If you have an Internet connection, chances are you are spending much more time surfing the Web than watching TV. A new IDC study of consumer online behavior found that the Internet is the medium on which online users spend the most time (32.7 hours/week). This is equivalent to almost half of the total time spent each week using all media (70.6 hours), almost twice as much time as spent watching television (16.4 hours), and more than eight times as much time as spent reading newspapers and magazines (3.9 hours). "The time spent using the Internet will continue to increase at the expense of television and, to a lesser extent, print media," said Karsten Weide, program director, Digital Media and Entertainment at IDC. "This suggests that advertising budgets will continue to be shifted out of television, newspapers, and magazines into Internet advertising." The data also show that consumers tend to use the media they grew up with. The older the respondents, the more they consume TV, newspapers, and magazines; the younger they are, the more the Internet displaces usage of traditional media. Using search engines (84% of respondents), mapping and navigation services (83%), personal research (77%), and using email (76%) are the most frequent online activities.

From: IDC study, U.S. Consumer Online Behavior Survey Results 2007: Part One: Wireline Usage (Doc #210097)

Early Forms of Synchronous Online Communication

Internet Relay Chat: IRC

Wikipedia: IRC 1988 (21 years old) (Web 1990 19 years old) Hobbes' Internet Timeline v8.2


undernet (1992) Server: Web Interface

EFnet what exists from the original service (1988)


Social status
Trading warez
Topical Conversation
Role/Game Playing


Windows: mIRC
Mac: Ircle
Mac: Colloquy


See: #Beginner - IRC Commands, the Basics

Interesting Uses of IRC

From: Internet as a dramatic medium

Taking it into theatre, using a chat-room-like technology (and IRC), Stuart Harris created an experimental theatre troupe: the Hamnet Players. After more than a year of preparation and experimentation, in December 1993, an international cast led by Harris performed an IRC adaptation of Shakespeare's Hamlet. The production appeared on computer screens around the world through an IRC channel coordinated from San Diego, California, and was repeated in February with Ian Taylor of the Royal Shakespeare Company in the title role. The second performance was enlivened by a bot, an automated program written to behave like a real user, which accidentally killed Hamlet halfway through the production. The inherent script-like quality of IRC and the use of direct speech as the main mode of communication are features which enhance the dramatic potential of text-based online communication. IRC shares the first of these features with MUDs and MOOs.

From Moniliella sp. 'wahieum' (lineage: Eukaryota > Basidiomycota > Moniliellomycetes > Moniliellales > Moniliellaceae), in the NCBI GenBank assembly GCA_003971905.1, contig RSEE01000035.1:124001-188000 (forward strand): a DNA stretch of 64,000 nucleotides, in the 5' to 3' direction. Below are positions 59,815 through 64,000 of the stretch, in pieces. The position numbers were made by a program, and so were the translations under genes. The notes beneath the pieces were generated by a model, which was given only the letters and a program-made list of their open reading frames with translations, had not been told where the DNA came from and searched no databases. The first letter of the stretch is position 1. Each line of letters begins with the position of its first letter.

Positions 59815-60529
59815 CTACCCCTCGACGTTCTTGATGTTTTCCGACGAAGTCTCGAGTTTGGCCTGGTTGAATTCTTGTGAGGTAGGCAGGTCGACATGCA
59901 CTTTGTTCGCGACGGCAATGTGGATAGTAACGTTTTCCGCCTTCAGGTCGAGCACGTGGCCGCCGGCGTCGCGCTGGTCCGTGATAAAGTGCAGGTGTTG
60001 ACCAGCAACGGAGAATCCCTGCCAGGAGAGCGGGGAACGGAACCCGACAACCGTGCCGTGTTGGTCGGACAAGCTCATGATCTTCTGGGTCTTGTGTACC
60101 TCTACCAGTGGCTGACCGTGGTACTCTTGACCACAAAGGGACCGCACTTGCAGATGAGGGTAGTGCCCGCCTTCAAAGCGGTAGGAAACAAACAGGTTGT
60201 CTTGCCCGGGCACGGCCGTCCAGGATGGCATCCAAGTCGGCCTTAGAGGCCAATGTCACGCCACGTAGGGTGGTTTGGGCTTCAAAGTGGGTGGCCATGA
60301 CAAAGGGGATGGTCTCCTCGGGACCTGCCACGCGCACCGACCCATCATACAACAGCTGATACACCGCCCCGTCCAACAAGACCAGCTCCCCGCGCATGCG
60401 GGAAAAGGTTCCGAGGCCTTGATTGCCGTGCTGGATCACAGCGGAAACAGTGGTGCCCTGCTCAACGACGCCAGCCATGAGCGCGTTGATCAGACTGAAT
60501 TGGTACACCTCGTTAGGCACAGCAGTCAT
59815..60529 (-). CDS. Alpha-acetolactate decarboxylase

IRC, MUDs and MOOs are perfect for performers and audiences to mingle; the creation of the environment is a co-production between all who come to participate. The possibility to create text-based sets and objects that remain on the server for later use is what made MUDs and MOOs even more interesting than IRC as a venue for organized online performance.

Hamnet Players
Log of performance

Camarilla - IRC role playing
Server: /server
Channel: /join #cam-ooc

Play, Art and Ritual on IRC rainbows - ascii art

Encyclopedia Dramatica: IRC


CU-SeeMe was one of the earliest forms of two way audio/video conferencing on the internet. It was developed at Cornell University around the same time as web browsers came into existence (1991/2).

It looked something like this:

The limiting factors were the bandwidth and computer power of the people connecting as well as how many people could connect to a single server. The lower the individual's bandwidth, the higher the latency from when they did or said something to the time someone else saw or heard it. Having a "latency" of more than a minute was not uncommon.

This is a fascinating page that describes CU-SeeMe through various events that occurred between 1992 and 1995, culminating with Earth Watch 95 which was an event in 1995 where cameras from all over the world were connected and streamed through CU-SeeMe for anyone to view.